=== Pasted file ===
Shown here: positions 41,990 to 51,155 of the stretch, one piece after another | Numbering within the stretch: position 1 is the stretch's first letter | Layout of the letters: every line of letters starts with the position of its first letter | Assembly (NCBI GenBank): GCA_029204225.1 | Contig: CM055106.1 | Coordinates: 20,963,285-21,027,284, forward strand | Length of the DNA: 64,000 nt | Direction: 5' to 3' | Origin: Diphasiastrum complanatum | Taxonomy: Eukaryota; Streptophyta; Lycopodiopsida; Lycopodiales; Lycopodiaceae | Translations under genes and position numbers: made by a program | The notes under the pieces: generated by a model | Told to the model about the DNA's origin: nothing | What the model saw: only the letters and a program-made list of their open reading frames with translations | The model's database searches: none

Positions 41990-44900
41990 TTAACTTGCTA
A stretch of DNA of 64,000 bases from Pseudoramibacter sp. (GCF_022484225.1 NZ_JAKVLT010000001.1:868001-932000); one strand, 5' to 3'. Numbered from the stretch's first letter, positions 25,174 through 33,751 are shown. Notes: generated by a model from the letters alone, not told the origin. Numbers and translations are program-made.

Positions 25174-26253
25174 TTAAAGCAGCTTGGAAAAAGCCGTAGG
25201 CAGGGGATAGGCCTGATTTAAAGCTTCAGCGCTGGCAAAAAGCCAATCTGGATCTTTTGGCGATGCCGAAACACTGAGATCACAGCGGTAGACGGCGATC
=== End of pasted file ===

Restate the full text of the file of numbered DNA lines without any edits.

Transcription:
Shown here: positions 41,990 to 51,155 of the stretch, one piece after another | Numbering within the stretch: position 1 is the stretch's first letter | Layout of the letters: every line of letters starts with the position of its first letter | Assembly (NCBI GenBank): GCA_029204225.1 | Contig: CM055106.1 | Coordinates: 20,963,285-21,027,284, forward strand | Length of the DNA: 64,000 nt | Direction: 5' to 3' | Origin: Diphasiastrum complanatum | Taxonomy: Eukaryota; Streptophyta; Lycopodiopsida; Lycopodiales; Lycopodiaceae | Translations under genes and position numbers: made by a program | The notes under the pieces: generated by a model | Told to the model about the DNA's origin: nothing | What the model saw: only the letters and a program-made list of their open reading frames with translations | The model's database searches: none

Positions 41990-44900
41990 TTAACTTGCTA
A stretch of DNA of 64,000 bases from Pseudoramibacter sp. (GCF_022484225.1 NZ_JAKVLT010000001.1:868001-932000); one strand, 5' to 3'. Numbered from the stretch's first letter, positions 25,174 through 33,751 are shown. Notes: generated by a model from the letters alone, not told the origin. Numbers and translations are program-made.

Positions 25174-26253
25174 TTAAAGCAGCTTGGAAAAAGCCGTAGG
25201 CAGGGGATAGGCCTGATTTAAAGCTTCAGCGCTGGCAAAAAGCCAATCTGGATCTTTTGGCGATGCCGAAACACTGAGATCACAGCGGTAGACGGCGATC